For awhile, investing so heavily in these franchises made sense for CBS. NCIS was and continues to be one of the most-watched series on American television. Last year, in its 17th season, NCIS accounted for 10 of the 100 most-watched US TV broadcasts of the year. On average, its episodes were each seen by 10.5 million viewers—a huge number in this era of cord-cutting and streaming dominance.

CSI was also immensely popular, regularly bringing in more than 20 million viewers per episode in its heyday in the mid-2000s. It stood to reason that spinoffs of both of these franchises would perform similarly well.

That was true—initially. CSI: NY and CSI: Miami were both successful, neither dropping below 10 million average viewers across their entire lifespans. NCIS: Los Angeles and NCIS: New Orleans, meanwhile, were each among the most popular shows on TV within the first few years of airing.

But more recent returns suggest the appetite for these franchises might finally be hitting its limit. CSI: Cyber was panned by critics and largely rejected by audiences. CBS canceled the spinoff after just two seasons. And while the two NCIS spinoffs started off hot, they have both trailed off considerably. The current seasons of Los Angeles and New Orleans, respectively, are averaging only about 6 million and 5 million viewers per episode. CBS announced yesterday that this season of New Orleans—its seventh—will be the last.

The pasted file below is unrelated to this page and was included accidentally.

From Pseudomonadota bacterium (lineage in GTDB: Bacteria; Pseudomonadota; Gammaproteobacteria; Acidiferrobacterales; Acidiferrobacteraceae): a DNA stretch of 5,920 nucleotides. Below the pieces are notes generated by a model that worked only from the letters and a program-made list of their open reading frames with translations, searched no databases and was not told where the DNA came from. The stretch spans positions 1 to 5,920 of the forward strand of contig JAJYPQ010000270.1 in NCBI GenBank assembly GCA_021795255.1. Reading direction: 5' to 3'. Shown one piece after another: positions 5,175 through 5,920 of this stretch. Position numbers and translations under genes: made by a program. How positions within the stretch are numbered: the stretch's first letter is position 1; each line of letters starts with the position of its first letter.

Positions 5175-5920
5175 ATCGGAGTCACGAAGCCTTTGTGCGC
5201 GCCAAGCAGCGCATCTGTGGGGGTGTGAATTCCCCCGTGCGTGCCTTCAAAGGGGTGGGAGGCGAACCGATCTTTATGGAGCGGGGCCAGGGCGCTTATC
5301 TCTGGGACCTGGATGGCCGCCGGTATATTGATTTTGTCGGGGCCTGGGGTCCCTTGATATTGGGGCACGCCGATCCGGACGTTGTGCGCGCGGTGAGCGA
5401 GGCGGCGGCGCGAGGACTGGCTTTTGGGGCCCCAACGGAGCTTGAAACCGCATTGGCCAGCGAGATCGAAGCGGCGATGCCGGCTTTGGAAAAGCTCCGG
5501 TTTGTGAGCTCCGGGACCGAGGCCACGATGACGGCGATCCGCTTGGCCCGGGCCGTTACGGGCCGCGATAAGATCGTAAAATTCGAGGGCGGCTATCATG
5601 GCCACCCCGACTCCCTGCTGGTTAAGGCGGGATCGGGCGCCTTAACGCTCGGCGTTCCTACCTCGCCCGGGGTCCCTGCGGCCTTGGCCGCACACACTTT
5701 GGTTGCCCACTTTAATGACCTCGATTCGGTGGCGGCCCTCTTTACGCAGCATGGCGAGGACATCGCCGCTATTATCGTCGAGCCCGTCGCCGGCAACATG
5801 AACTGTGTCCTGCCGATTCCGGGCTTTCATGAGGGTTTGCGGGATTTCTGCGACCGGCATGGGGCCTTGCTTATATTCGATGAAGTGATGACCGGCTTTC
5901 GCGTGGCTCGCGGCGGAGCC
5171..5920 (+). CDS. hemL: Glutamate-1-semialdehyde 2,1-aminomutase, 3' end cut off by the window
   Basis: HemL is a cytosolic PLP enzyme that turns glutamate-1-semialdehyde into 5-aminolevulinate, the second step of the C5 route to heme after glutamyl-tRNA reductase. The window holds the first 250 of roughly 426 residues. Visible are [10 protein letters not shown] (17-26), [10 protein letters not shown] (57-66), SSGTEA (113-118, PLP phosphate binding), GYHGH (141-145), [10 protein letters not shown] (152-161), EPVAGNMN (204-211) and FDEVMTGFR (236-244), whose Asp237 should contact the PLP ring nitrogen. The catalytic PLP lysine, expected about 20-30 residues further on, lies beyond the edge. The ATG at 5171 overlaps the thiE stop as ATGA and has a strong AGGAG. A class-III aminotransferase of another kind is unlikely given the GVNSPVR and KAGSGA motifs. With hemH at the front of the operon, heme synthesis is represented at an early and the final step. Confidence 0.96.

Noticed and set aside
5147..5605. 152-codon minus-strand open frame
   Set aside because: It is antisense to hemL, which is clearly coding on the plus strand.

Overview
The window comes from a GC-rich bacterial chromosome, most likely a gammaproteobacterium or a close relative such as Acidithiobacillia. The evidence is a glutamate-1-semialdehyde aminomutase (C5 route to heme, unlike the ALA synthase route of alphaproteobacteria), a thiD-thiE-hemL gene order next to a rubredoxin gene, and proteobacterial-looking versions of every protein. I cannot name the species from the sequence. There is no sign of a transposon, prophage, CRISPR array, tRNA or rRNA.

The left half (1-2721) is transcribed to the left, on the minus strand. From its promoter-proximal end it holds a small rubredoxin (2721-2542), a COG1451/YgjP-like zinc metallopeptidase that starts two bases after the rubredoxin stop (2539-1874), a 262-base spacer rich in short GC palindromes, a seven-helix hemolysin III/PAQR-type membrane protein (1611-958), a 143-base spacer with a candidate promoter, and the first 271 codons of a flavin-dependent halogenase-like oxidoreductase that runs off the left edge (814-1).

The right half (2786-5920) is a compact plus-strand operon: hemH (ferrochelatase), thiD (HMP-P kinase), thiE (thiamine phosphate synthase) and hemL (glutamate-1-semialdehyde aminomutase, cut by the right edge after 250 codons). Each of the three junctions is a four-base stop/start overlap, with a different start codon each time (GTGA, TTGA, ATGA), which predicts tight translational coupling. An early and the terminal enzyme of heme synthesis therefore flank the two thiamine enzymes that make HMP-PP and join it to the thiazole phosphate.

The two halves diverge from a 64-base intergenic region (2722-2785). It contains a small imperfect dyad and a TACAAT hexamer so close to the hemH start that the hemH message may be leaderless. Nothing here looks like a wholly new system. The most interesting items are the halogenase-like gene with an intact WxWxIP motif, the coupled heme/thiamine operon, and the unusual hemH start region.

While it’s true that virtually all TV ratings are down due to cord-cutting and the pandemic, these numbers still don’t suggest a need for more spinoffs. It’s unclear if audiences even want more: The most recent evidence reveals franchises in decline. Reinvesting in them now is a far riskier bet than it was a decade ago.

According to the Hollywood Reporter, the timing of these new spinoffs may be an attempt to drum up interest in the franchises ahead of the launch of Paramount+, a rebranded version of ViacomCBS’s streaming service, CBS All Access.

But while NCIS and CSI are both valuable intellectual property (they each make money from syndication and international broadcast rights, in addition to attracting advertisers), they are not necessarily selling points for younger streaming viewers. CBS, more than any other network, relies on police procedurals to captivate its aging audience, making each new NCIS or CSI a lost opportunity to invest in future viewers. They draw resources away from developing a more original potential hit, like Evil, a supernatural drama that debuted in 2019 to critical acclaim.

The network just can’t quit its two cornerstone franchises. Viewers, however, eventually will.

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